Murari Jha


Baggage From 'The Longest March' Murari Jha

Baggage From ‘The Longest March’

Returning to Earth – A Kinder Search for Home
Commissioned by: Samdani Art Foundation and Kiran Nadar Museum of Art
Year: 2022-2023

Murari Jha’s project, “Returning to Earth – A Kinder Search for Home,” reimagines community as an ecosystem where the concept of home is explored through interconnected components of the landscape. Jha creates a tangible, sensory landscape that resonates with viewers, inviting them to engage intuitively with its symbolic, ecological, linguistic, and psychological dimensions. The project views the landscape and the act of returning as performative and exploratory endeavors.

Reflecting on the harrowing journeys of millions of migrant laborers returning home during the initial COVID-19 lockdown in India, Jha contemplates a return to the earth as a compassionate quest to rediscover and redefine the meaning of home. His installation prompts participants to immerse themselves in this evocative arrangement, reconnecting with memories of their upbringing and their relationships with natural elements like the sun, moon, mountains, earth, trees, water, and animals.

Through interactive elements such as personal stories, colloquial expressions, and idioms used to describe landscapes, Jha encourages visitors to actively participate in constructing their own understanding of the landscape. This engagement allows participants to contribute to and reshape the narrative of home within the installation, leaving their mark through expressions, drawings, and writings on a slate provided within the exhibit.

Returning to Earth – A kinder search for home

Commissioned by Samdani Art Foundation and Kiran Nadar Museum of Art 2022-2023

Murari Jha stages a seen, felt and absorbed landscape that we carry within us. It is equally an invitation to approach the space around us with an intuitive, symbolic ecological, linguistic and psychological understanding. For the artist, landscape and the idea of return are a performative and exploratory form. He developed this work while reflecting on the desperate return of the millions of migrant laborers who started their against-all-odds homeward journeys even at the cost of their lives during the first covid lockdown in India. Thus, a return to earth is a kinder search and knowing of home. Jha prompts us to insert our bodies into his scattered arrangement, and replenish the memory of the landscape of one’s growing up; our relationships with the sun, moon mountains, earth, trees, water and animals. Inviting and accumulating observations stories, personal and social associations with each element, colloquial phraseology and idioms for describing a landscape – chanda mama (moon as uncle), billi massi (cat as aunty), samay ka pahad ban jana (an insurmountable sense of time as a huge mountain to cross), zameen ka jamm jaana (sedimentation of soil) – Jha invites DAS visitors to interact, play, touch, speak, experience and construct a landscape and return it to him through our expressions, drawings, and writings on a slate he provides within the installation. Jha works in a range of mediums, including performance, sculpture and painting. His work opens up aspects of the personal as political, the performativity of objects/body and the psychological processing of everyday occurrences and environments.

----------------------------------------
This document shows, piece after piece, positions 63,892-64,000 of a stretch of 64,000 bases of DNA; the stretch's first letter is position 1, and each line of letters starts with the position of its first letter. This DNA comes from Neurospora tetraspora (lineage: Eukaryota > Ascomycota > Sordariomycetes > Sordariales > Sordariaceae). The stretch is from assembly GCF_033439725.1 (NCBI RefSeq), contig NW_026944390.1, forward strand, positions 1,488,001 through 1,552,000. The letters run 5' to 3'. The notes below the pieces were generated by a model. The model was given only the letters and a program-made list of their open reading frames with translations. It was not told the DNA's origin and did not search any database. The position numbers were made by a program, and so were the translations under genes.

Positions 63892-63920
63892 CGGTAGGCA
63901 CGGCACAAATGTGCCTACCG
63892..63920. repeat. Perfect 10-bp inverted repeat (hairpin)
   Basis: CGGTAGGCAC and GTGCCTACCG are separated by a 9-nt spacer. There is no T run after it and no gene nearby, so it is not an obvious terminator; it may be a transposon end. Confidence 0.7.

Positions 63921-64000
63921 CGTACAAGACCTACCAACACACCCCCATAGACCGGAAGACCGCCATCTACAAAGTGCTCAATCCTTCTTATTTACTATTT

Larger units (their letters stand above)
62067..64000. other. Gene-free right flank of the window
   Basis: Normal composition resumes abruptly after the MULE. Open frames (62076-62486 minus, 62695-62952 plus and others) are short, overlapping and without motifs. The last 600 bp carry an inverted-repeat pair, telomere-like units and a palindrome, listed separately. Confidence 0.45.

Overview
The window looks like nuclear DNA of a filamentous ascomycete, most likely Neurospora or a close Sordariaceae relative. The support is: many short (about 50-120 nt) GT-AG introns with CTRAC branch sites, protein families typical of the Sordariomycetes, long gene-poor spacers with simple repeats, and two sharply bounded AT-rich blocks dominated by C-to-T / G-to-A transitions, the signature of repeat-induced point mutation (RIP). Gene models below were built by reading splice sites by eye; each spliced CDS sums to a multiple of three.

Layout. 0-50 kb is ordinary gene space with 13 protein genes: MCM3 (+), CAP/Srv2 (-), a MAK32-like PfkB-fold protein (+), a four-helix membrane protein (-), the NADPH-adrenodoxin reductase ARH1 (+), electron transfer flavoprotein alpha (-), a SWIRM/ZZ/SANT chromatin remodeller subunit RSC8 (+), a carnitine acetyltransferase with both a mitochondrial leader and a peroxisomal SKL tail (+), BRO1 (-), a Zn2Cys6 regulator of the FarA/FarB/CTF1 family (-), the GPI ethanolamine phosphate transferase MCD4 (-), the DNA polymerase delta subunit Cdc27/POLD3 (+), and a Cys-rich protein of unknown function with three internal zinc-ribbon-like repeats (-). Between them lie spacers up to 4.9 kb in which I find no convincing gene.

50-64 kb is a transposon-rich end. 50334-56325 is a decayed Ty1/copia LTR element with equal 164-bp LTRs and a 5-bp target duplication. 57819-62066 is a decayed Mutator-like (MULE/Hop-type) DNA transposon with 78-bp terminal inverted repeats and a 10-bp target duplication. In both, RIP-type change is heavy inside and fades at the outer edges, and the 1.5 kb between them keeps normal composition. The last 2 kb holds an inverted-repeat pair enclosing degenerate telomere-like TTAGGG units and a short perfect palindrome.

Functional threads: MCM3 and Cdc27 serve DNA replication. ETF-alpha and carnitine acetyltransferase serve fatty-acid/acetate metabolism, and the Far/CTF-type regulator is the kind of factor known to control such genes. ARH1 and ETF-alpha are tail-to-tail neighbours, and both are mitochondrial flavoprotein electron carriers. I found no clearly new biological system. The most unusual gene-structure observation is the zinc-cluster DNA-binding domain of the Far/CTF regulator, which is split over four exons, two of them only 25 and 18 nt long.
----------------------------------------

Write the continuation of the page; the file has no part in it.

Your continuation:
समय पहाड हो गया हैl (‘Samay Pahad Ho Gaya Hein’)
Subtitle: A memory of time
Type: Installation + Durational Performance
Size: 268x129x100 inches
Venue: Dutch Warehouse, curated by HH Artspace in collaboration with the Kochi Biennale Foundation

The live art at Dutch Warehouse, curated by HH Artspace in collaboration with the Kochi Biennale Foundation, was a powerful exploration of time and memory through performance. Held from early morning until night, the performance encapsulated the daily labor actions of repetitive sounds from anklet bells and deliberate body movements, combined with a slow progression of intense physical presence that shaped the space into a performative sculpture resembling a mountain. This mountain symbolized the “holding time” of past memories, inspired by a metaphor from Jha’s mother, a North Indian phrase: “Samay Pahad Ho Gaya Hein,” which means “Time has become a mountain,” expressing the absurdity of time. This mountain also invited spectators to become performers themselves, allowing them to sing, talk, and experience the texture, warmth, and smell of the space, transporting them back in time. Jha’s performance intricately focused on the relationship between the body, time, and structure within the context of performance, creating an immersive and reflective experience for all involved.

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